Israel a model for California in desalination

California Governor Jerry Brown today approved a plan to spend $1 billion on addressing the state’s historic drought. That includes funding for flood protection, water-recycling projects and programs expanding drinking water supplies in small and poor cities.

Another option for increasing the state’s water supply is desalination – the process of turning salt water into drinking water – and it’s making a comeback. Santa Barbara officials plan to raise water rates this summer to pay for bringing the city’s desalination plant back online after decades of collecting dust.

To understand what all this means for California, let’s look at Israel, which gets about a third of its drinking water from the sea.

The Sorek desalination plant is located on the Mediterranean coast, roughly 10 miles south of Tel Aviv, Israel. It’s the largest desalination plant in the world. The plant alone pumps out about 10 percent of the country’s drinking water and accounts for about 20 percent of its total water consumption.

Micha Taub, a chemical engineer and the plant’s chief technologist, points down into a large concrete silo. Inside, water is pouring out of a big pipe.

“This is the extra salty water that’s returned to the sea. Because we produce from each 100 percent of seawater, 50 percent fresh water, 50 percent is returned to the sea,” Taub said.

This plant could very well be California’s future. Of course, California is eight times the size of Israel, with five times as many people. Our ongoing drought is changing how we perceive water, making us a lot more like Israelis.

“As an Israeli child, you’re raised with a culture of saving water,” said Udi Tirosh, director of business development at IDE Technologies, the company that built Sorek and is also building the Carlsbad desalination plant north of San Diego.

Israel has become a technological leader in desalination, out of necessity. The country is 60 percent desert. From its founding, the nation’s leaders knew the economy couldn’t operate without a steady source of water.

“New country, new state, scarcity of electricity, scarcity of water, scarcity of everything, but water was a critical thing,” Tirosh said. “You want life, you need water.”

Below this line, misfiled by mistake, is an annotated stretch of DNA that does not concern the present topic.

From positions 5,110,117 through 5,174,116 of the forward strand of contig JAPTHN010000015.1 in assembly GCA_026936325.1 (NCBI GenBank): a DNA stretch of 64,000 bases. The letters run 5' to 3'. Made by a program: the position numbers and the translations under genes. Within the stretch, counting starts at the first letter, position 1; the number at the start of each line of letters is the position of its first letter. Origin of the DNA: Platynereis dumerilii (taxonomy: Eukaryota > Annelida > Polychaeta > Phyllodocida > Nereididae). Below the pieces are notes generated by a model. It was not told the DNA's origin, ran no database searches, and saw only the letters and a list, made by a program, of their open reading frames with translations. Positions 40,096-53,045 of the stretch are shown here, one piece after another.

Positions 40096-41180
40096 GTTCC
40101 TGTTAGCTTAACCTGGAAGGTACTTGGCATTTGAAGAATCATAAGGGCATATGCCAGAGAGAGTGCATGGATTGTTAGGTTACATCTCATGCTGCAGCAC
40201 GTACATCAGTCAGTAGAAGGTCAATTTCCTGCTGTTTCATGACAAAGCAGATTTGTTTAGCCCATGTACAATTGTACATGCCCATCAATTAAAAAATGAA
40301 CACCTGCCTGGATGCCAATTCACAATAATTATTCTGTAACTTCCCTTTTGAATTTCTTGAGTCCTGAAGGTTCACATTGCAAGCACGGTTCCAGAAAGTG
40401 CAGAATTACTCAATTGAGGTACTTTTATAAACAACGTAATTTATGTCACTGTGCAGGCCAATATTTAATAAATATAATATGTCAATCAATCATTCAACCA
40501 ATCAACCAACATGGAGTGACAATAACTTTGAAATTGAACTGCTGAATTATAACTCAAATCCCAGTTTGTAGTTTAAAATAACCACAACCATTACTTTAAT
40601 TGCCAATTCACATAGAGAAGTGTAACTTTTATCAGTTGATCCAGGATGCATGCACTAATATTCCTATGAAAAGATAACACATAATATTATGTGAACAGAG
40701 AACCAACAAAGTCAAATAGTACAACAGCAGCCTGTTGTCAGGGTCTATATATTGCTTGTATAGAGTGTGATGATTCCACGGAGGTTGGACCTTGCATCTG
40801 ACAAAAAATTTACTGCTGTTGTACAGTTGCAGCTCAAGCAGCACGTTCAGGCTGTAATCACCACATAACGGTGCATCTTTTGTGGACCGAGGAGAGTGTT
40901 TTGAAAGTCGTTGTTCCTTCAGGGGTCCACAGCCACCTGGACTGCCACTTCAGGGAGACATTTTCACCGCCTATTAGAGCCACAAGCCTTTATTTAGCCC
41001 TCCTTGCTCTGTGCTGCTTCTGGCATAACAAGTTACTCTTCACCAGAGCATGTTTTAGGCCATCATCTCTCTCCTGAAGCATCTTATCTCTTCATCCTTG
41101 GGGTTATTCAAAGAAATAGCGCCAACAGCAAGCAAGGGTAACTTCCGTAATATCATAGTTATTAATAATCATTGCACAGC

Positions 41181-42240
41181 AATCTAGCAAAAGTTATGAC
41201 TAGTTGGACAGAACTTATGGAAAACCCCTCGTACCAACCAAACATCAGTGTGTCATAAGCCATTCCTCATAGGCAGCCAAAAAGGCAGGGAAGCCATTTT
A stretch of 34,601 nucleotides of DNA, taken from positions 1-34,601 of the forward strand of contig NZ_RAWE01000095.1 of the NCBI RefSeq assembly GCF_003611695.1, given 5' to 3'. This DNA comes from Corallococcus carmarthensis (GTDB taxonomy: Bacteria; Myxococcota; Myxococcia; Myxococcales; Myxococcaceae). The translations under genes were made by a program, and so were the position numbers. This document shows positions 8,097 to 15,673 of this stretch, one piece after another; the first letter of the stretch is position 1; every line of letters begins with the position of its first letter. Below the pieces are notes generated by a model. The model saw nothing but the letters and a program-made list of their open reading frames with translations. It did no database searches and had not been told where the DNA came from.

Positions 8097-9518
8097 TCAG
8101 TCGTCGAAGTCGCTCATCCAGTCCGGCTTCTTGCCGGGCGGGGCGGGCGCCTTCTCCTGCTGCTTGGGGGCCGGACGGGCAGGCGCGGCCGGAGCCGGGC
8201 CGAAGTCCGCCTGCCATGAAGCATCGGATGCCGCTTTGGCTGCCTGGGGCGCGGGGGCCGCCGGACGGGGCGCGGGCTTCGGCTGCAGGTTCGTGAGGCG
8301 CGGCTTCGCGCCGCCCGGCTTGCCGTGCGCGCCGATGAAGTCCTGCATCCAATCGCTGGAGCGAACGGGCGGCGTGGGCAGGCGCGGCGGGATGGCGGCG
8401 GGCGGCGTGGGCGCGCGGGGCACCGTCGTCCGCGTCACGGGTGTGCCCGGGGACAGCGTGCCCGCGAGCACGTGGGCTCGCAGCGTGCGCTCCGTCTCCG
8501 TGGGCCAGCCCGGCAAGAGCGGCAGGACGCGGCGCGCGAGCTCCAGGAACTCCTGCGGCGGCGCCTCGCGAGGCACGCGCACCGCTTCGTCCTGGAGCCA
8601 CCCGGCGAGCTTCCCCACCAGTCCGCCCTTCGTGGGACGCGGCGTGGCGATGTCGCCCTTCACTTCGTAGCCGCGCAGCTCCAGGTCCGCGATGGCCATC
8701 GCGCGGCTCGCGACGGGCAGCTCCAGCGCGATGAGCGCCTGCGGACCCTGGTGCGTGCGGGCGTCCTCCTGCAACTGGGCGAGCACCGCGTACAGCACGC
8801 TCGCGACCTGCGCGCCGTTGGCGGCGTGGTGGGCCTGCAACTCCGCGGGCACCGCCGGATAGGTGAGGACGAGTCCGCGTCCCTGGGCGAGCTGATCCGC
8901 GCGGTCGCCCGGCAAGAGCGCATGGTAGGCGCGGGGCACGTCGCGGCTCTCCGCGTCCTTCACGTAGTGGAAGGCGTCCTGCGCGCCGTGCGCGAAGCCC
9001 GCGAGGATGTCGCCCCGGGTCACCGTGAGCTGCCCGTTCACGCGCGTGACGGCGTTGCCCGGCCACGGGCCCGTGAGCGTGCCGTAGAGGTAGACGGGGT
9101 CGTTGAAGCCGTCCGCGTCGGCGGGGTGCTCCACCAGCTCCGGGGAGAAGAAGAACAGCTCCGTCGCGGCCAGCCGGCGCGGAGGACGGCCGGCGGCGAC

IDE says the Carlsbad plant will be the largest seawater desalination plant in the Western Hemisphere. When it’s finished later this year, it’ll be able to pump out 50 million gallons of drinking water a day.

This plant in Israel produces twice that amount. The water is filtered using a process called reverse osmosis. The seawater is pre-treated to get rid of seaweed and other stuff. It’s then pushed through a series of ultra-thin membranes that filter out salt and other impurities. Half of the seawater becomes drinking water, and the leftover half, which is extra salty, is dumped back into the Mediterranean.

Environmentalists have raised concerns that that brine kills sea life. Tirosh says that after the water is discharged, it quickly blends with the ocean water.

“So we get a very little effect on the sea,” he said. “The fishermen are not complaining, currently, so we’re happy.”

Israel’s neighbors, including Jordan and the Palestinians in the Gaza Strip, are also planning to build desal plants. “We’ll be happy to supply the technology and the facility to do that,” Tirosh said.

Desalination isn’t the only way Israel deals with water scarcity. Three-quarters of its sewage is recycled, and more than half of the water used to irrigate crops comes from treated sewage. The country uses a high-tech grid to closely monitor pipes for potential leakage.

Just some of the things California is looking to do to catch up.

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